Troops clearing space at CFB Kingston for Syrian refugees
Soldiers and military personnel at a Kingston, Ont. base are being asked to clear their barracks to make room for an early wave of Syrian refugees arriving in just over a week, CTV News has learned.
Multiple residences at CFB Kingston are being cleared for Nov. 30 to house the refugees, according to an internal memo obtained by CTV News.
The orders will also affect some officer cadets attending the Royal Military College, many of whom are nearing exams.
And while the memo warns of the fast-approaching deadline, it does not indicate where military personnel will be resettled. However, it does say a place will be found for the personnel.
The notice comes just two days after Minister of Immigration and Refugees John McCallum reaffirmed the government’s plan to resettle 25,000 Syrian refugees by the end of 2015.
“We are determined to bring refugees here quickly, but we are also determined to do it right in terms of security and in terms of health,” he said.
“This is the right thing to do,” he added. “It is the Canadian way.”
Sources also tell CTV News that several bases across the country are gearing up to host the newcomers, with a maximum capacity of about 12,000 Syrian refugees.
Earlier this month, CTV News reported details from a document entitled “Operation Syrian Refugees” that suggested up to 900 Syrian refugees a day could arrive in Toronto and Montreal from Lebanon, Jordan and possibly Turkey.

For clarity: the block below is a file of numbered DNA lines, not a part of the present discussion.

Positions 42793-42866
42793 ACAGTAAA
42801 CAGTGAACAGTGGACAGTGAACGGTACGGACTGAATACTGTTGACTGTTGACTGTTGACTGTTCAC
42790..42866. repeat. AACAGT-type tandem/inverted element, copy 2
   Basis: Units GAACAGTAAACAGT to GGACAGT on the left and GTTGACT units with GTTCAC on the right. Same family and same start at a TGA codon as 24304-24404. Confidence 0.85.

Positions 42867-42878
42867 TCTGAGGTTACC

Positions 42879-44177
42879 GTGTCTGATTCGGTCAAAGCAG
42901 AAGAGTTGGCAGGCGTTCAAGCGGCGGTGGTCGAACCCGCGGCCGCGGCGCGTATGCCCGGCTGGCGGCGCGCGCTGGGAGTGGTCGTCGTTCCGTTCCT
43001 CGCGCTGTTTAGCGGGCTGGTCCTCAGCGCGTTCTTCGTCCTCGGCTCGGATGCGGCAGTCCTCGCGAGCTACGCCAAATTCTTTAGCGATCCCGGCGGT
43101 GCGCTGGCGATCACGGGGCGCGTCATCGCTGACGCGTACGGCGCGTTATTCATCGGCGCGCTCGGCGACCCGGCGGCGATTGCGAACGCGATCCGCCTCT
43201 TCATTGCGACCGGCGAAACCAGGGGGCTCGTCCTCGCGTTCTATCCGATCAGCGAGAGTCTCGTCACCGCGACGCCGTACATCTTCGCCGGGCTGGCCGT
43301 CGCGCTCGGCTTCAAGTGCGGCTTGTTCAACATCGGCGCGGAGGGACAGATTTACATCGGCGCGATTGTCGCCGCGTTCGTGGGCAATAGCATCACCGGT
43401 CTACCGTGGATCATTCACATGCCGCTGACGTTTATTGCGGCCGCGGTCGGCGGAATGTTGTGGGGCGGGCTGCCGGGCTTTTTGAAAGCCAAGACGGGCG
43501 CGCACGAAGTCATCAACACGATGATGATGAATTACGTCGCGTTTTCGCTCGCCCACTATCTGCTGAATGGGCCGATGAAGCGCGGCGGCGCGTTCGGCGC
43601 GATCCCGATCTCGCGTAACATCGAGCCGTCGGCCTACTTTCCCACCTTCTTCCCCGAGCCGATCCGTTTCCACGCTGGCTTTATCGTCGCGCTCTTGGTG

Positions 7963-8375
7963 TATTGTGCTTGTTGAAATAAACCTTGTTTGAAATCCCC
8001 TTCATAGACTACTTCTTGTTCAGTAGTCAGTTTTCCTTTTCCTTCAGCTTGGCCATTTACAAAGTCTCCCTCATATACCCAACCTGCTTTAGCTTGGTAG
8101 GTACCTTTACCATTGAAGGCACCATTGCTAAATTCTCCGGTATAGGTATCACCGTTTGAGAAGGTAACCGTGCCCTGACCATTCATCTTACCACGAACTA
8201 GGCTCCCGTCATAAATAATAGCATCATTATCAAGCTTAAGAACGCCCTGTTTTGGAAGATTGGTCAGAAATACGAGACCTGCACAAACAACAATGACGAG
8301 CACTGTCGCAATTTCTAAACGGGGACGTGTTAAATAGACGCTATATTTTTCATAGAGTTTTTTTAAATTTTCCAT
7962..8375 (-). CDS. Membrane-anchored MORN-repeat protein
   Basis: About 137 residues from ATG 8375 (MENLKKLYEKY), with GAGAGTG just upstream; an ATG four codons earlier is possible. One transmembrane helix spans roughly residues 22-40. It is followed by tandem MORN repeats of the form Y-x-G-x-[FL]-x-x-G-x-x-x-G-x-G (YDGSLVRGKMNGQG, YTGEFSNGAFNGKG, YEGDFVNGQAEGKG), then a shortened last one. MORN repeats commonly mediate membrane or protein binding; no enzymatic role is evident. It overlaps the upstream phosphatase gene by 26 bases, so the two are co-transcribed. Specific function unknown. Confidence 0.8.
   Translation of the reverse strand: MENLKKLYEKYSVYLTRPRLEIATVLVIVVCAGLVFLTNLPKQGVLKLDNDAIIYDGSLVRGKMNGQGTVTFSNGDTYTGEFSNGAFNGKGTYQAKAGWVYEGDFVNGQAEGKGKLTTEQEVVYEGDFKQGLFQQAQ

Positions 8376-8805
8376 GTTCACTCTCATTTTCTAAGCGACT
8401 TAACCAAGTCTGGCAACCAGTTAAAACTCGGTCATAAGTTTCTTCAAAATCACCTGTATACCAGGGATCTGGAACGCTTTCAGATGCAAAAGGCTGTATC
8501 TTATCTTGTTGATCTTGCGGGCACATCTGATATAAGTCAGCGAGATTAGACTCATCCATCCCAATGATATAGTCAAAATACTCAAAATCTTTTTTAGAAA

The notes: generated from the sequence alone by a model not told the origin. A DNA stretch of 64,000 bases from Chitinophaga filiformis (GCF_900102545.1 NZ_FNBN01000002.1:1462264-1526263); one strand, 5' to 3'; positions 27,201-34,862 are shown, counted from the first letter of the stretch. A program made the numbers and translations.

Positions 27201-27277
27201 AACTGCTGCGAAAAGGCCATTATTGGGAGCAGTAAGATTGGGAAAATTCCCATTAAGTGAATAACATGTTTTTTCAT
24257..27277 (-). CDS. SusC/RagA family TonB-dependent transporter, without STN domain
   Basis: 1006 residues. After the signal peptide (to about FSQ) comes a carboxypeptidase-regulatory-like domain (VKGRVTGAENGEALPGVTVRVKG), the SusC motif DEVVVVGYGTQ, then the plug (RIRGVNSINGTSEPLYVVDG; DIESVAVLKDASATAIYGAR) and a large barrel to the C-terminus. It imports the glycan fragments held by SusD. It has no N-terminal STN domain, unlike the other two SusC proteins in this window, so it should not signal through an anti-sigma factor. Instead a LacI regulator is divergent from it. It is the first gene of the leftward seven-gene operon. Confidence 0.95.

Those arrivals could begin as soon as soon as Dec. 1, the report suggested.
The document also identified places such as Cornwall, Ont. and Trois-Rivières, Que. as possible sites for temporary accommodation.
The document suggested refugees would be identified overseas by the United Nations and then screened by Canadian officials on the ground.
The refugees would be screened once again in Canada before receiving permanent resident status, the document said.
The government is expected to confirm its plan Tuesday.
In the past, military bases have been used to house newcomers to Canada. In 1999, 5,000 refugees from Kosovo were divided between two military bases: CFB Greenwood in Nova Scotia and CFB Trenton in Ontario. Hundreds more refugees were also housed at CFB Kingston, CFB Borden, CFB Aldershot (in Nova Scotia) and CFB Gagetown (in New Brunswick)
Despite short notice, the plan was executed successfully, according to retired Brig.-Gen. Gaston Cloutier, who was on the Trenton base at the time.
“It was hard work, but it was done properly,” he told CTV’s Power Play last month.
With files from Mercedes Stephenson